Bryan Haynes of the Troutman Pepper Tobacco Team was quoted in a recent Vapor Voice article on a proposed new nicotine tax that has been proposed in Congress.
Currently proposed as part of the so-called “Build Back Better” legislation, the bill would impose a new federal excise tax on “taxable nicotine.” The bill would primarily impact the vaping industry and its consumers by taxing nicotine used in e-liquids on par with cigarettes and at higher rates than other tobacco products, such as cigars and pipe tobacco. A prior version of the bill would have also raised federal excise tax rates for all tobacco products, but that proposal seems to have been abandoned, at least for now.
In the article, Haynes noted that the proposed tax will “have a negative impact on tobacco harm reduction efforts and public health.” Haynes also noted the unprecedented nature of the proposed tax, in that it would be the first time a tobacco tax is imposed on a raw ingredient – nicotine – instead of the finished product. Haynes stated that “[t]his is an unprecedented type of tax that will ultimately drive former smokers back to combustible products.”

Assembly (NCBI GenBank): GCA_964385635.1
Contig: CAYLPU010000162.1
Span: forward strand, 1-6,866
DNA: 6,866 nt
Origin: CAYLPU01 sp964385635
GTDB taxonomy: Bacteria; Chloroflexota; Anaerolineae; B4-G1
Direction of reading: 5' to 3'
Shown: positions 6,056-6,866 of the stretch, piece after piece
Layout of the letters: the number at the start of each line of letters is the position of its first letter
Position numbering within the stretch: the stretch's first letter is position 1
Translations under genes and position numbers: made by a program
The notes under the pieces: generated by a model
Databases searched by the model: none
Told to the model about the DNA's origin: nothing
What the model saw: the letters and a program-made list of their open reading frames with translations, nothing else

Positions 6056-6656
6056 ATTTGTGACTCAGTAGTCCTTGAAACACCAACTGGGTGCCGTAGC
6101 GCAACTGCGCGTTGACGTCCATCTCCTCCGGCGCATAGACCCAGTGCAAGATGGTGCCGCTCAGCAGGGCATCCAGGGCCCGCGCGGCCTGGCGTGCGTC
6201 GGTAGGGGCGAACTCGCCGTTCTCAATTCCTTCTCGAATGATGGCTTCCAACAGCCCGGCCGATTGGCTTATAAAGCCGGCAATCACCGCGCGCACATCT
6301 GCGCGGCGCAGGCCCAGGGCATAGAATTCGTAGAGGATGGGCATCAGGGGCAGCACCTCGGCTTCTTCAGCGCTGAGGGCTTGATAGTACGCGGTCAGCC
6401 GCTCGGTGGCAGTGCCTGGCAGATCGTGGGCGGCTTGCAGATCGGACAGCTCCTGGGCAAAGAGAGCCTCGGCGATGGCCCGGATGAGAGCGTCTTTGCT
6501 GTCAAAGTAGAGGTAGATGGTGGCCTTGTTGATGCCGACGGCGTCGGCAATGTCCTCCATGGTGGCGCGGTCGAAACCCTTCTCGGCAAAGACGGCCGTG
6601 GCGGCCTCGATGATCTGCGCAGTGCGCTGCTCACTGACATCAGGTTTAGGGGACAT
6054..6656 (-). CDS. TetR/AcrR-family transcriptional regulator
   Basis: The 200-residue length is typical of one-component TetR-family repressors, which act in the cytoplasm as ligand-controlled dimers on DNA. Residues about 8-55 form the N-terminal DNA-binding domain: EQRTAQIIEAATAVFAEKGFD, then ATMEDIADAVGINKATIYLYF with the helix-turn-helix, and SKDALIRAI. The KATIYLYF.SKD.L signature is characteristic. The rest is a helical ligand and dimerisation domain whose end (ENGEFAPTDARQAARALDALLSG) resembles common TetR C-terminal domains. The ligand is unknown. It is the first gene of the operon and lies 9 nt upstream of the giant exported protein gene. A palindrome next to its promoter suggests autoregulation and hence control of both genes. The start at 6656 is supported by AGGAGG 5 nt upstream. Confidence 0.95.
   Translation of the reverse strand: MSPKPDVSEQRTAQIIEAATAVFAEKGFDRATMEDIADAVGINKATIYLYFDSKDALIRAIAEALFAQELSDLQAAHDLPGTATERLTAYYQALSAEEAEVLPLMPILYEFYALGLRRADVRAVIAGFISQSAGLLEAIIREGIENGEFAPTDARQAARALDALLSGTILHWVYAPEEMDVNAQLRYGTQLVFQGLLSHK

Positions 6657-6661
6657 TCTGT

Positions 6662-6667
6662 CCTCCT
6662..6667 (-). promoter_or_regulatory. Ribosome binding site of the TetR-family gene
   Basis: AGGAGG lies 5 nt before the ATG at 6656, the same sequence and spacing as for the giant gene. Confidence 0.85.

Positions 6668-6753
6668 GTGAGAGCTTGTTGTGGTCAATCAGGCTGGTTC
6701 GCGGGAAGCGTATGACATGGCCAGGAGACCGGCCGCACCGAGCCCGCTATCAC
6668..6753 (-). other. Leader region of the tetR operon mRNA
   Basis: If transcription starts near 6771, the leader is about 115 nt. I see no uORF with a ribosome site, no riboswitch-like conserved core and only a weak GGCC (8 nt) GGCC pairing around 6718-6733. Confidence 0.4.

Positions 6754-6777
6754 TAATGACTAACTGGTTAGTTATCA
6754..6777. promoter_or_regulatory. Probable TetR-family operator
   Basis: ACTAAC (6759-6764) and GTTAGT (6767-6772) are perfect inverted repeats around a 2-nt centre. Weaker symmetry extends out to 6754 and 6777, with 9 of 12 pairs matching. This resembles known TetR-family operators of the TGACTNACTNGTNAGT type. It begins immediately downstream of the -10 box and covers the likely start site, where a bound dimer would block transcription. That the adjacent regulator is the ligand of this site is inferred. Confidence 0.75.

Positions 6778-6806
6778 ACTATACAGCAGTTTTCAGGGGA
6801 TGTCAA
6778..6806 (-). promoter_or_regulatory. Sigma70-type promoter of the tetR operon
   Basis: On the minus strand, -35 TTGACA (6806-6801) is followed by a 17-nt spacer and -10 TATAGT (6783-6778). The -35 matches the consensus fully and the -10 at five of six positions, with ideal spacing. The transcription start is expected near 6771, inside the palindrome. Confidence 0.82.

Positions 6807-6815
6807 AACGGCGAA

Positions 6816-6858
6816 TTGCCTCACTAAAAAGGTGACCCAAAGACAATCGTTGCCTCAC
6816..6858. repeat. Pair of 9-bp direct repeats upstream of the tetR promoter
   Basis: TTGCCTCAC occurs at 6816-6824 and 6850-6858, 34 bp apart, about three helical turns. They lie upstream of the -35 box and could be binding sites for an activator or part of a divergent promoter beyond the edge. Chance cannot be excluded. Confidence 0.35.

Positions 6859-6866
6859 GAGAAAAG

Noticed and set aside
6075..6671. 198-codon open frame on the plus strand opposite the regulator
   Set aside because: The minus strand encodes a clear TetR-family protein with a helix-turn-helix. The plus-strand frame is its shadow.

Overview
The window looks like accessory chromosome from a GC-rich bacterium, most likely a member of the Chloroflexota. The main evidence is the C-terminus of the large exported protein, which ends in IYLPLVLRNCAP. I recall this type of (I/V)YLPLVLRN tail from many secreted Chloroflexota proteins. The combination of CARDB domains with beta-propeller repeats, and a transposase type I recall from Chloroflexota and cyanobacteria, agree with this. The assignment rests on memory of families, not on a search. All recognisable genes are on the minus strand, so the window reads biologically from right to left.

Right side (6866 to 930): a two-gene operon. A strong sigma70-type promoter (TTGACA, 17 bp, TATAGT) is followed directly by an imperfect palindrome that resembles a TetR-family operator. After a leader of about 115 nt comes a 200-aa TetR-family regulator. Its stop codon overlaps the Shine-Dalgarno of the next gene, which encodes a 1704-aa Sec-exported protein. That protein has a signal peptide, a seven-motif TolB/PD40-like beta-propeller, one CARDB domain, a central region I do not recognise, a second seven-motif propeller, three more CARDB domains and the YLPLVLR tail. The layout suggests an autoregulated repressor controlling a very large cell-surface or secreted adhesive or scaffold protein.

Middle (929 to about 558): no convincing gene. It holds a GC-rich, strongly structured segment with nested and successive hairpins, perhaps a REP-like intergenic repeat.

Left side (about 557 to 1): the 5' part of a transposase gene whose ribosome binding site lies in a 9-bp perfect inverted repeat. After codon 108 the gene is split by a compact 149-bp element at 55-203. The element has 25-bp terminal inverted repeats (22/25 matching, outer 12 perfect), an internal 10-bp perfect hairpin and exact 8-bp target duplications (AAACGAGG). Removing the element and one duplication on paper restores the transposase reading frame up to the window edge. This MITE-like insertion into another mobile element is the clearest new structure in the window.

Haynes indicated that the unique nature of the proposed tax poses challenges from a licensing perspective. For example, companies manufacturing e-liquids purely for export would likely need to obtain a federal Alcohol and Tobacco Tax and Trade Bureau (TTB) license. Companies that import e-liquids would also likely need to obtain a TTB license. Haynes noted that “[t]here is the potential for a lot of unforeseen issues to arise the way the tax is currently being proposed.”
The tax currently appears unlikely to pass, mainly because it is contrary to “Build Back Better” proponents’ oft-repeated claim that the legislation would not raise taxes for those making less than $400,000 per year.
Stay tuned to our blog for further developments on this legislation.